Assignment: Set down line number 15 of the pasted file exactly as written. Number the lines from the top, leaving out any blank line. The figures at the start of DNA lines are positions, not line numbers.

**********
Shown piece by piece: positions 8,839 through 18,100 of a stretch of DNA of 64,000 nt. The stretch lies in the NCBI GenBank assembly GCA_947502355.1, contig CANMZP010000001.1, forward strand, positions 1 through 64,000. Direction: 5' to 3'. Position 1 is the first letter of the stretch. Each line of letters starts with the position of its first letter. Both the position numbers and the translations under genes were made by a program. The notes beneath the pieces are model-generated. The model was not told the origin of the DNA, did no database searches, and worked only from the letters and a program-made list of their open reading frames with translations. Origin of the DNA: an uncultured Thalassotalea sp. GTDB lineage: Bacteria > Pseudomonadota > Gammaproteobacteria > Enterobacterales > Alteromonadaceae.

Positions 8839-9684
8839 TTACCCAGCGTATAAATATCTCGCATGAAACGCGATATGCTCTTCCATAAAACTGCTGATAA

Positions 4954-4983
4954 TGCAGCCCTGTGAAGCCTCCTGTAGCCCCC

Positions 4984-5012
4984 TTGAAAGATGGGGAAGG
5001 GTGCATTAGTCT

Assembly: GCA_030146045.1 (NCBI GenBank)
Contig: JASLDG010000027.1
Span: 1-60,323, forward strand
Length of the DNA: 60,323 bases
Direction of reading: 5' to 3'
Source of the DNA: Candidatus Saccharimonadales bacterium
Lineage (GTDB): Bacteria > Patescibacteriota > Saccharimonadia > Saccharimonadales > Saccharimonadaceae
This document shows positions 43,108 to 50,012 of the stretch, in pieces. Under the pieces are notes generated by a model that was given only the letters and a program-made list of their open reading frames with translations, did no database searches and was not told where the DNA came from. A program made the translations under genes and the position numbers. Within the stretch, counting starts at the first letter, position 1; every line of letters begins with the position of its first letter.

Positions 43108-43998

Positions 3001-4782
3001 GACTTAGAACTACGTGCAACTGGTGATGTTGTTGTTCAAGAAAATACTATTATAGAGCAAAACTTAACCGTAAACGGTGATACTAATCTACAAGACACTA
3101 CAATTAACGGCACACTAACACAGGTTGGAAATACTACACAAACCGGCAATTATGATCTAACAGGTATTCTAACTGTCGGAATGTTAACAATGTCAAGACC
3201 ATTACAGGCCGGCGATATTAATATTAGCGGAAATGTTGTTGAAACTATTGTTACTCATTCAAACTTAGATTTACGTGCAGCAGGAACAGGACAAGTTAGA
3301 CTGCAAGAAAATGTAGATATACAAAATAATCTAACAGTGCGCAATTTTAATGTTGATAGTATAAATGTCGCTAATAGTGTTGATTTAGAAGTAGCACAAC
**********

Lineage (GTDB): Bacteria > Patescibacteriota > Saccharimonadia > Saccharimonadales > Saccharimonadaceae